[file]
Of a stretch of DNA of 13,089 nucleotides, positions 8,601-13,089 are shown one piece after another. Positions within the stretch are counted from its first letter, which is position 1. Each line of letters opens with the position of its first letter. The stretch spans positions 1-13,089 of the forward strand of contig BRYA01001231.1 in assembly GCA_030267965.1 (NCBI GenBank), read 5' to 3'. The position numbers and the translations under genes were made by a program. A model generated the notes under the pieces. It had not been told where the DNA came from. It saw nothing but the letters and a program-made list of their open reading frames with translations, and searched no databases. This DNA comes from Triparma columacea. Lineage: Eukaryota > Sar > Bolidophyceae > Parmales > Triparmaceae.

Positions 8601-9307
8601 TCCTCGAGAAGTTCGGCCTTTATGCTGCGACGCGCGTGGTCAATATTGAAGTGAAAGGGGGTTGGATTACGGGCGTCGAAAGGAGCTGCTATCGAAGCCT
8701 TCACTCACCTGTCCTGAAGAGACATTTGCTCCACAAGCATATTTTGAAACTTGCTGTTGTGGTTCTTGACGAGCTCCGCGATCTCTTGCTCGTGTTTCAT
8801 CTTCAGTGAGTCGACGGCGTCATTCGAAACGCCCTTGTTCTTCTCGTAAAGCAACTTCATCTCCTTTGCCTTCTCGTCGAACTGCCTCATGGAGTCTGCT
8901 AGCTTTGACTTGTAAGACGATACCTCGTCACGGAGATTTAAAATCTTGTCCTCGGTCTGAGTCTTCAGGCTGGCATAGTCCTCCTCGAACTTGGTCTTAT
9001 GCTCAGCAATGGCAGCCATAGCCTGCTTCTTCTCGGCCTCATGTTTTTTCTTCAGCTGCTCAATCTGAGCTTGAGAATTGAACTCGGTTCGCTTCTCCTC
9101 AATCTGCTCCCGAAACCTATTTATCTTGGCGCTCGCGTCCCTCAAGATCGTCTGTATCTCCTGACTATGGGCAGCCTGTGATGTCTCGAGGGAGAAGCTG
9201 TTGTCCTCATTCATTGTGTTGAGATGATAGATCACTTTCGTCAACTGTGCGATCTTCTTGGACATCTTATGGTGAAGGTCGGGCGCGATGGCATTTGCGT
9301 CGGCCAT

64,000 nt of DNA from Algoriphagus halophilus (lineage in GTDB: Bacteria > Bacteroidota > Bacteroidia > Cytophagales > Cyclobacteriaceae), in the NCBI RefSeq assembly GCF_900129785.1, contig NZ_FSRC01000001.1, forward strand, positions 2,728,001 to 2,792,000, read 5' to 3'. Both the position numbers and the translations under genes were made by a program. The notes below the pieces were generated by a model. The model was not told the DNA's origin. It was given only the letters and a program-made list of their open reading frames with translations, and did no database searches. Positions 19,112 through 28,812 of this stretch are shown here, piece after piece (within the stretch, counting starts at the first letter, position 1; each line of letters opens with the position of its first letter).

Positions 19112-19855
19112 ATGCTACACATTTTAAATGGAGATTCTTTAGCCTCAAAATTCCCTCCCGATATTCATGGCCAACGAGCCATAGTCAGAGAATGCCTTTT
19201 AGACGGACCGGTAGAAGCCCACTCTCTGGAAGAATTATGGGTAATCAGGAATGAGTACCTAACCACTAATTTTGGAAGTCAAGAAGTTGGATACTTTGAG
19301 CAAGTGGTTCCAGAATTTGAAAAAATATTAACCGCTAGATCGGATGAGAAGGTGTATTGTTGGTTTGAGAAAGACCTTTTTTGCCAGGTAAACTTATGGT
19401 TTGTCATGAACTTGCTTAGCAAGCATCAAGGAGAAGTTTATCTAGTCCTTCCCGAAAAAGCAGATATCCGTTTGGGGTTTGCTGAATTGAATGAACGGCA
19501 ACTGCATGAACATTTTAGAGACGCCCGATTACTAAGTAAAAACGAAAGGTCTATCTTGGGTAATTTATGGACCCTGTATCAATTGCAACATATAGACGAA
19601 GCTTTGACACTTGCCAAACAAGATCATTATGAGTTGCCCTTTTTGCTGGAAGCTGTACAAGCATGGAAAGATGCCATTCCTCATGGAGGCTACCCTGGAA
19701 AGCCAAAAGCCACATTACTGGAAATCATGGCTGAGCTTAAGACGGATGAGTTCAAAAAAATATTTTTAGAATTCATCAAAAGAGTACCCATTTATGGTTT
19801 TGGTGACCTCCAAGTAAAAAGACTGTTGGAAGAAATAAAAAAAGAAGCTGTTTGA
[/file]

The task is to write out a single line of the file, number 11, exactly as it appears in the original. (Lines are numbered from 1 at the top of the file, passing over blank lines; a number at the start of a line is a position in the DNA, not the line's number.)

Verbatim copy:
64,000 nt of DNA from Algoriphagus halophilus (lineage in GTDB: Bacteria > Bacteroidota > Bacteroidia > Cytophagales > Cyclobacteriaceae), in the NCBI RefSeq assembly GCF_900129785.1, contig NZ_FSRC01000001.1, forward strand, positions 2,728,001 to 2,792,000, read 5' to 3'. Both the position numbers and the translations under genes were made by a program. The notes below the pieces were generated by a model. The model was not told the DNA's origin. It was given only the letters and a program-made list of their open reading frames with translations, and did no database searches. Positions 19,112 through 28,812 of this stretch are shown here, piece after piece (within the stretch, counting starts at the first letter, position 1; each line of letters opens with the position of its first letter).